Author: Lindsay Ashford
Provided Synopsis: When Jane Austen dies at the age of just 41, Anne, governess to her brother, Edward Austen, is devastated and begins to suspect that someone might have wanted her out of the way. Now, 20 years on, she hopes that medical science might have progressed sufficiently to assess the one piece of evidence she has – a tainted lock of Jane’s hair. Natural causes or murder? Even 20 years down the line, Anne is determined to get to the bottom of the mysterious death of the acclaimed Miss Austen.
Review: In her book, The Mysterious Death of Miss Jane Austen, author Lindsay Ashford weaves together facts surrounding the famous novelist’s death with the workings of imagination. The fact is as followed: when a piece of Jane Austen’s hair was tested to determine the cause of her death the results declared there to have been large amounts of arsenic in her system. When the deadly amounts of arsenic are considered along with the young age in which she died, Ashford was able to create a story to attempt to explain the dynamics of the Austen family and how it might have contributed to Jane’s death.
Now, was any of what the writer has to say about Jane’s favorite brother, Henry Austen, true? He is painted in such a terrible light; he has charm, to be sure, yet also plenty of sins to answer for. The illicit relations he is hinted (and never proved) to have had are vile. Characterizing Henry Austen in this manner — since Jane Austen is a critical observer of what her brother is doing — pushes the plot forward. His secrets are what lead to his sister and many others’ downfall in the story. Lindsay Ashford takes a large creative liberty with this assessment of Henry’s character, and when all is revealed at the end I am not sure it is one that pays of. I think others will also find it difficult to imagine that the sequence of events could have realistically played out like that.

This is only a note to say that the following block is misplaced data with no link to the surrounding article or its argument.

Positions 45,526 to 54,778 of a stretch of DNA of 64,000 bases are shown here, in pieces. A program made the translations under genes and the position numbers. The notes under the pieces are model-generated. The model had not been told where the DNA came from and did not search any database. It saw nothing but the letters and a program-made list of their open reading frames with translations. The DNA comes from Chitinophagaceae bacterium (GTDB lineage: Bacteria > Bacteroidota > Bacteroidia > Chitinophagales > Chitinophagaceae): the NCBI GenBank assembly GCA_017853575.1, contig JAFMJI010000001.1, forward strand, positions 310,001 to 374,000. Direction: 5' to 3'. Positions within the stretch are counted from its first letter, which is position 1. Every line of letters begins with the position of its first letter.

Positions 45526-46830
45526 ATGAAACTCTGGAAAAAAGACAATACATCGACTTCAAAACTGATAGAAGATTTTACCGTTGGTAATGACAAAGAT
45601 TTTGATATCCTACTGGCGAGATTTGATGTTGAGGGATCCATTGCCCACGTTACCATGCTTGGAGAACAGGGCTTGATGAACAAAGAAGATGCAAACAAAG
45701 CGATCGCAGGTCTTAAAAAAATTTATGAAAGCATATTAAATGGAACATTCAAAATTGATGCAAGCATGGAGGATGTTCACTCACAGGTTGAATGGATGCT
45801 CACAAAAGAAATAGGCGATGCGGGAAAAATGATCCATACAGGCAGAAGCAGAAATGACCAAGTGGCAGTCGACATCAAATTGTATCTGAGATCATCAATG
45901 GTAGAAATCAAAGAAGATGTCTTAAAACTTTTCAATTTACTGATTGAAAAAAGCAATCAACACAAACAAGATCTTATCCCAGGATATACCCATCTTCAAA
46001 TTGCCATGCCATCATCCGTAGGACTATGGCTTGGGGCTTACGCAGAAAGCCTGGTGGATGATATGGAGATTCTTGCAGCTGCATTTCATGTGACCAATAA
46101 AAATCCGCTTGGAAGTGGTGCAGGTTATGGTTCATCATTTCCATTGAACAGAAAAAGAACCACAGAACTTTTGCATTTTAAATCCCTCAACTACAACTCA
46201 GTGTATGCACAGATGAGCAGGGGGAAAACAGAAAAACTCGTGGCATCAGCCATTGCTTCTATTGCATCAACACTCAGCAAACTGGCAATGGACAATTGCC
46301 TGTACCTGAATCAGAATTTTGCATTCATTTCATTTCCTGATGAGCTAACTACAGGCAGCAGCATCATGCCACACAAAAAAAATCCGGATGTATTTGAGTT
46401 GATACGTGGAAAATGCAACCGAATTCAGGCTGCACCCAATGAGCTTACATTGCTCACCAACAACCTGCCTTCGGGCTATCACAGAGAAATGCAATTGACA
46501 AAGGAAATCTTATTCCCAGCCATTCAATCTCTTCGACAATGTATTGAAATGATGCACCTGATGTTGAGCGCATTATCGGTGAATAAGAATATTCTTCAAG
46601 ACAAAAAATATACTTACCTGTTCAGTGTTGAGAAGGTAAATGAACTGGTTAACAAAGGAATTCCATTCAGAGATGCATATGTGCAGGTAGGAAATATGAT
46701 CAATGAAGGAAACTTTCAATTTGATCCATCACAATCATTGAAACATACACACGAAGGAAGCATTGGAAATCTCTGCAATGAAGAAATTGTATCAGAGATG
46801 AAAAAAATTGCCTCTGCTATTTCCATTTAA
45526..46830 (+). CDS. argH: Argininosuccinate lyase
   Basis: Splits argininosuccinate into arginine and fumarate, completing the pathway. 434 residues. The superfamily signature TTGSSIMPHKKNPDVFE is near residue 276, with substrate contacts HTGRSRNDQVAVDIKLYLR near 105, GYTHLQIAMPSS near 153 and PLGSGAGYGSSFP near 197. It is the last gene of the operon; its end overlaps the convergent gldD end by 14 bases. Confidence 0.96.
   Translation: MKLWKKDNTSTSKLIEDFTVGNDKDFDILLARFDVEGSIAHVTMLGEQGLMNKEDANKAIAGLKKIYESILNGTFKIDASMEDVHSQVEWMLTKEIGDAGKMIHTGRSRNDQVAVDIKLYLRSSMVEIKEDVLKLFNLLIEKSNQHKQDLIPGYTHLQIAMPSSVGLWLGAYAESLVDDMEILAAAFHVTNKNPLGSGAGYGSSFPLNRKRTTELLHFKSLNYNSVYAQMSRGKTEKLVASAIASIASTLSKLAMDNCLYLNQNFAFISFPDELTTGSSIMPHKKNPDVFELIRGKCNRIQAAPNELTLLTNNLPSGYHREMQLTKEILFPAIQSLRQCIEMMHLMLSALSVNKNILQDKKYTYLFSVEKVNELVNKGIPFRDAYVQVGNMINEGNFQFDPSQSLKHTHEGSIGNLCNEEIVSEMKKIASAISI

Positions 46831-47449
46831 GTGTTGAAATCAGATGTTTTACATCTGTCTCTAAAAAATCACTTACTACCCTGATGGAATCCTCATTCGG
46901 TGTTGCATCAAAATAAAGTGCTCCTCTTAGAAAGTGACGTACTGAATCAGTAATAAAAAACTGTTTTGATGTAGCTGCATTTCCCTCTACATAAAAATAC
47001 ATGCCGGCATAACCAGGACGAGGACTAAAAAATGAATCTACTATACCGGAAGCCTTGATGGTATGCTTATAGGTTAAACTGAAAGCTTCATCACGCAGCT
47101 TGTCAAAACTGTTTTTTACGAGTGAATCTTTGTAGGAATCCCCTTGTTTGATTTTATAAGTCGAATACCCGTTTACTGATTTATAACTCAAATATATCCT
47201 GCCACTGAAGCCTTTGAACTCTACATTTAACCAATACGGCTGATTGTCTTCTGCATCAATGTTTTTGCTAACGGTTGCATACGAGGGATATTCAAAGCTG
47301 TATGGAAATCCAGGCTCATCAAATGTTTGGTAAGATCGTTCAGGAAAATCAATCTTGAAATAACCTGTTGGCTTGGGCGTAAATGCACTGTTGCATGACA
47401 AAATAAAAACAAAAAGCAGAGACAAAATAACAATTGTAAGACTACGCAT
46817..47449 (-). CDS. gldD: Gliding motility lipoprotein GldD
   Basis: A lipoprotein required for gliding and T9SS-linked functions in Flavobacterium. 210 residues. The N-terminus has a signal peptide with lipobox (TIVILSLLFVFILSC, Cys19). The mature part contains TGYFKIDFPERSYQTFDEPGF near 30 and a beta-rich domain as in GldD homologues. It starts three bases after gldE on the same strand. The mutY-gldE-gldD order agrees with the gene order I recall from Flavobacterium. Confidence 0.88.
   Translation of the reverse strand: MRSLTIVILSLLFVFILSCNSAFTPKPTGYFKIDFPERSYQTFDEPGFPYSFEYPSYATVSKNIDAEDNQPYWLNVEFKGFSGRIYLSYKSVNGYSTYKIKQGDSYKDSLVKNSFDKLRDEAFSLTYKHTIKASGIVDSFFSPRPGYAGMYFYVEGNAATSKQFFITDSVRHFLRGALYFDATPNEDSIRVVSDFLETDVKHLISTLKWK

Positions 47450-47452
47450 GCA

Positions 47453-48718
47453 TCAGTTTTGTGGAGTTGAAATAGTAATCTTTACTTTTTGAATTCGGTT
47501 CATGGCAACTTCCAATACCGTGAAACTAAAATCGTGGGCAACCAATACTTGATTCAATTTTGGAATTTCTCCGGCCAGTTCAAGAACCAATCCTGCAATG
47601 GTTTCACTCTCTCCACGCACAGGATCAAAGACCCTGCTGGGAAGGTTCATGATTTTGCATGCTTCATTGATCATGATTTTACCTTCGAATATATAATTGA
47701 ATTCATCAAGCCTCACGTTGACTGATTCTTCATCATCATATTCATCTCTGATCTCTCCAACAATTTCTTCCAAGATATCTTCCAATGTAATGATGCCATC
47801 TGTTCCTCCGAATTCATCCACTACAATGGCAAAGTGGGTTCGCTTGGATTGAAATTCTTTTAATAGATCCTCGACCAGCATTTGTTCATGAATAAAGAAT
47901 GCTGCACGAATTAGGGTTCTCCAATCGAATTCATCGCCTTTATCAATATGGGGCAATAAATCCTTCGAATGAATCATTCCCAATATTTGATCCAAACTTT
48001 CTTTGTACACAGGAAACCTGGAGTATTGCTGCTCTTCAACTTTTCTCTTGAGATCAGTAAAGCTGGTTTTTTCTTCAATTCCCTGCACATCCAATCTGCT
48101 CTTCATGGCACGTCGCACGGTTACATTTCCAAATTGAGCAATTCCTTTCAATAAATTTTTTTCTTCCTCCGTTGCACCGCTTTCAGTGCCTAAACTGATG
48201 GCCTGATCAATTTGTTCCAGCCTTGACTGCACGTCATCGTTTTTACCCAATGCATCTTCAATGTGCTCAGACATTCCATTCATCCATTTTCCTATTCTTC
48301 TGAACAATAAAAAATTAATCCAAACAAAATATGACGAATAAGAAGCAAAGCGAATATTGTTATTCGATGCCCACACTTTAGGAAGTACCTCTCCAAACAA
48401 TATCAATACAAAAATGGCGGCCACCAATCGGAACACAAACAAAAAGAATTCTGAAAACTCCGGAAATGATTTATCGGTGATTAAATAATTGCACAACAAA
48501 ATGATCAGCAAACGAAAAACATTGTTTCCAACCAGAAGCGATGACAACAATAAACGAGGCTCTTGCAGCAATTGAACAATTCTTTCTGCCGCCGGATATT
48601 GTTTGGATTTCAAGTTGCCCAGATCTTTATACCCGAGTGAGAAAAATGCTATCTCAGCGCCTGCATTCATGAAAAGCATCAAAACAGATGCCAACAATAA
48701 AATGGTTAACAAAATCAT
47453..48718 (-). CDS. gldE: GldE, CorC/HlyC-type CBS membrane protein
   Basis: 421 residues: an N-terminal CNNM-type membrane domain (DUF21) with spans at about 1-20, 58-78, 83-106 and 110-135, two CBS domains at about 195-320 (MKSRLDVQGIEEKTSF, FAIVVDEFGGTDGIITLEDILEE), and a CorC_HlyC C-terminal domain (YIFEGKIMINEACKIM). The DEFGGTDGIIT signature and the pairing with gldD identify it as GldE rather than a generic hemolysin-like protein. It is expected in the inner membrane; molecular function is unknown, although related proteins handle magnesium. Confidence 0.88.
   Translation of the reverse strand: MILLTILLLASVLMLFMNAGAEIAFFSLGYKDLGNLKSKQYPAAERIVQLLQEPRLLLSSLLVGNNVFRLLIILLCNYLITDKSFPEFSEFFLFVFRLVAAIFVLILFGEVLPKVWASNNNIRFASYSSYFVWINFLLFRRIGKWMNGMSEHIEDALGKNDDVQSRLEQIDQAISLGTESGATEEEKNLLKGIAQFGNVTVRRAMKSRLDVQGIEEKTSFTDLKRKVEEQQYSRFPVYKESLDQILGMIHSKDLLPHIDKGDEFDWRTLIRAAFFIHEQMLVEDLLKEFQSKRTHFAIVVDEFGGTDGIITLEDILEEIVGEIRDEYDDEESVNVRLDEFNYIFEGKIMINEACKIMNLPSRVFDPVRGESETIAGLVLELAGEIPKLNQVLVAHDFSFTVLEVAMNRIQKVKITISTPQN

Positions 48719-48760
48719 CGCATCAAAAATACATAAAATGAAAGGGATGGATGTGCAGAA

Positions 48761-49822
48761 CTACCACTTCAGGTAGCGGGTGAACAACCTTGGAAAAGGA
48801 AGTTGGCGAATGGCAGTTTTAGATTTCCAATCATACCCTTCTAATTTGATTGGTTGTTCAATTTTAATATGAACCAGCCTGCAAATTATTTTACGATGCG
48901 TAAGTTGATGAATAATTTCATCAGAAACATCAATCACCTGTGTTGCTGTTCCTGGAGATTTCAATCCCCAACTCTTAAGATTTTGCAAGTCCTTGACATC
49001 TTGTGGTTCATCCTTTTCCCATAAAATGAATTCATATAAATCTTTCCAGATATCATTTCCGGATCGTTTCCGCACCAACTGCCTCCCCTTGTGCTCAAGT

As a fan of Jane Austen’s work I think I wanted a lot more from this story. Besides the fact of arsenic poisoning being in a sample of her hair there is very little I learned about the woman behind so many literary masterpieces. It is difficult to write about her when so much of what is known about her has been shaped by her family and lost when her letters were forgotten/destroyed over the years. Being such a master of character creation, I do not even think Miss Austen would have appreciated the way the characters in this book are formed and play out. The worst one, in my opinion, was Anne Sharp, who is the narrator. She was a friend of Jane during her life and is determined to write what she knew of her friend’s life and family to prove the identity of a murderer. Anne’s narrative voice was so bland, however, to the point that she read like a version of Mary Bennet from Pride and Prejudice. And lets be honest, there is a reason why Jane Austen never focused heavily upon Mary Bennet: that being that the character is just not of any interest.